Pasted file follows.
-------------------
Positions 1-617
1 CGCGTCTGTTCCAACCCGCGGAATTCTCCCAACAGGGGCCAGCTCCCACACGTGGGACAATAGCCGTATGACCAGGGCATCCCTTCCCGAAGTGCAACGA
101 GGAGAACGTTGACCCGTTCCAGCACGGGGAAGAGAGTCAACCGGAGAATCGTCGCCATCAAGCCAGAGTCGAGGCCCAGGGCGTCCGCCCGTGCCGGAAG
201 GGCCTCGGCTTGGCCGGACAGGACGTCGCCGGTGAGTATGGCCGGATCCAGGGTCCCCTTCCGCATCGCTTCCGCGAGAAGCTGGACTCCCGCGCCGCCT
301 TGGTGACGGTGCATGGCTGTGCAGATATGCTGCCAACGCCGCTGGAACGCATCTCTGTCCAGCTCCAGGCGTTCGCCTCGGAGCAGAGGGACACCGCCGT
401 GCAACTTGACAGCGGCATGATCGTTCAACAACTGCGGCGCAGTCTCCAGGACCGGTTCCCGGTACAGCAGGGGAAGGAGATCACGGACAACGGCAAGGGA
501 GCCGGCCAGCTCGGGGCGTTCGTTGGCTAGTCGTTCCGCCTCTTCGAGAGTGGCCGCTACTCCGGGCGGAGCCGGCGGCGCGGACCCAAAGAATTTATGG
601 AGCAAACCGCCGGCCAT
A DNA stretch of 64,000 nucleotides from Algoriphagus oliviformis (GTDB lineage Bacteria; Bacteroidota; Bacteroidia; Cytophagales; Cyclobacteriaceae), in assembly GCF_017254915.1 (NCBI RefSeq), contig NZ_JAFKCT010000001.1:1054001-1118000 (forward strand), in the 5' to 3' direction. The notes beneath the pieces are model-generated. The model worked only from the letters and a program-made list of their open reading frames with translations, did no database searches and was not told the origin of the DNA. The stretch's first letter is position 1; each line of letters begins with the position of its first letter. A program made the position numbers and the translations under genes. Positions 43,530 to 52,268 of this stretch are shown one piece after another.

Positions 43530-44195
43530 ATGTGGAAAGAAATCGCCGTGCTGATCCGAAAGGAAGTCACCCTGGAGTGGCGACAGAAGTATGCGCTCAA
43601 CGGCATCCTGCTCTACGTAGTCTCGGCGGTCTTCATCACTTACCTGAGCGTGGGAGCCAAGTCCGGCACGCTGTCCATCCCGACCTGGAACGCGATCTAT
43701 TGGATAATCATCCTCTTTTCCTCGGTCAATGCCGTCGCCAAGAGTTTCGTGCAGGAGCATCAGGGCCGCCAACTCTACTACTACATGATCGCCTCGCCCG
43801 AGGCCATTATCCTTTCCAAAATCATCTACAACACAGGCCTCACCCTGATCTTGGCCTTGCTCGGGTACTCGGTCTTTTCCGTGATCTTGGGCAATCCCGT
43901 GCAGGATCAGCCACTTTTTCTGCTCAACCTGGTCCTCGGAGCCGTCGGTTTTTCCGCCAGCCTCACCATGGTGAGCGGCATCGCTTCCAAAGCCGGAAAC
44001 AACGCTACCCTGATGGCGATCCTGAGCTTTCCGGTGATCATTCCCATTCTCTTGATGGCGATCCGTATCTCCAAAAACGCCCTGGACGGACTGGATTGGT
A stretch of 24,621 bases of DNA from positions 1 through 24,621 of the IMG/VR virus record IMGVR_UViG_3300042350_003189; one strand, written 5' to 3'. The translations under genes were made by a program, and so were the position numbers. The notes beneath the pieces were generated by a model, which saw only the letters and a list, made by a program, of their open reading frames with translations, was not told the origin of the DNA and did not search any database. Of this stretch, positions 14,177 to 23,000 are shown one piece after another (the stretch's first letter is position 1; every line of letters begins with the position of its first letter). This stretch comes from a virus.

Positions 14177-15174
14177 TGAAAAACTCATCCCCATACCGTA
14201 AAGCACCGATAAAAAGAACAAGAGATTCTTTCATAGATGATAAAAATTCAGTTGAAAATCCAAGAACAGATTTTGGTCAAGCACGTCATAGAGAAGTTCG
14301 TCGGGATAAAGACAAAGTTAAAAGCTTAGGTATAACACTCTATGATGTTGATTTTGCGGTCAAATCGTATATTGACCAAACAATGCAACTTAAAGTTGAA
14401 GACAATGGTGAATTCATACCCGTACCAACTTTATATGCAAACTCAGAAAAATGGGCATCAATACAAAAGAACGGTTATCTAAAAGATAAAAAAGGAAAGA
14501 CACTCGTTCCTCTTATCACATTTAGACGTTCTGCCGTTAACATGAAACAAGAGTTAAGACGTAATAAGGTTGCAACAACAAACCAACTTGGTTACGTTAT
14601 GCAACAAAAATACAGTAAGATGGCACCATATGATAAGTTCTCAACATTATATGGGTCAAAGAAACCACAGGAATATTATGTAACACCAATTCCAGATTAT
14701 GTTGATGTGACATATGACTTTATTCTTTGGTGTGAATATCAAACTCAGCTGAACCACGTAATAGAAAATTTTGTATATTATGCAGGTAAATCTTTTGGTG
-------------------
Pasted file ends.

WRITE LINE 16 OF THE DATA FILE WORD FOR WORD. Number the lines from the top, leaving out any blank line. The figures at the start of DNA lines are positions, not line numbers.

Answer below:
44001 AACGCTACCCTGATGGCGATCCTGAGCTTTCCGGTGATCATTCCCATTCTCTTGATGGCGATCCGTATCTCCAAAAACGCCCTGGACGGACTGGATTGGT